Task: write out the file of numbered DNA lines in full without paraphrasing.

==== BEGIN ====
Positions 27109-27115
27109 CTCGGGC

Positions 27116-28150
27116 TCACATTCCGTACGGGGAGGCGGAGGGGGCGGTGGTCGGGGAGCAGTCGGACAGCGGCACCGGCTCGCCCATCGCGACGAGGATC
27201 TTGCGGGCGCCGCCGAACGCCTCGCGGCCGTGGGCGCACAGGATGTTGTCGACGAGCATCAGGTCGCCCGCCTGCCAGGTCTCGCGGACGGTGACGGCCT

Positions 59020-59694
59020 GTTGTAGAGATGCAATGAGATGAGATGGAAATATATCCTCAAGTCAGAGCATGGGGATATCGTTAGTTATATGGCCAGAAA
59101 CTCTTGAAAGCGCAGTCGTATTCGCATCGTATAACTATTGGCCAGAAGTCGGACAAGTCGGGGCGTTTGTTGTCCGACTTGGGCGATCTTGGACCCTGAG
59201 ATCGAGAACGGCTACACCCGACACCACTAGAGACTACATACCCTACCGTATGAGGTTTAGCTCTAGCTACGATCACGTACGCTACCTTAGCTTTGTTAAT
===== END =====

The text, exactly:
Positions 27109-27115
27109 CTCGGGC

Positions 27116-28150
27116 TCACATTCCGTACGGGGAGGCGGAGGGGGCGGTGGTCGGGGAGCAGTCGGACAGCGGCACCGGCTCGCCCATCGCGACGAGGATC
27201 TTGCGGGCGCCGCCGAACGCCTCGCGGCCGTGGGCGCACAGGATGTTGTCGACGAGCATCAGGTCGCCCGCCTGCCAGGTCTCGCGGACGGTGACGGCCT

Positions 59020-59694
59020 GTTGTAGAGATGCAATGAGATGAGATGGAAATATATCCTCAAGTCAGAGCATGGGGATATCGTTAGTTATATGGCCAGAAA
59101 CTCTTGAAAGCGCAGTCGTATTCGCATCGTATAACTATTGGCCAGAAGTCGGACAAGTCGGGGCGTTTGTTGTCCGACTTGGGCGATCTTGGACCCTGAG
59201 ATCGAGAACGGCTACACCCGACACCACTAGAGACTACATACCCTACCGTATGAGGTTTAGCTCTAGCTACGATCACGTACGCTACCTTAGCTTTGTTAAT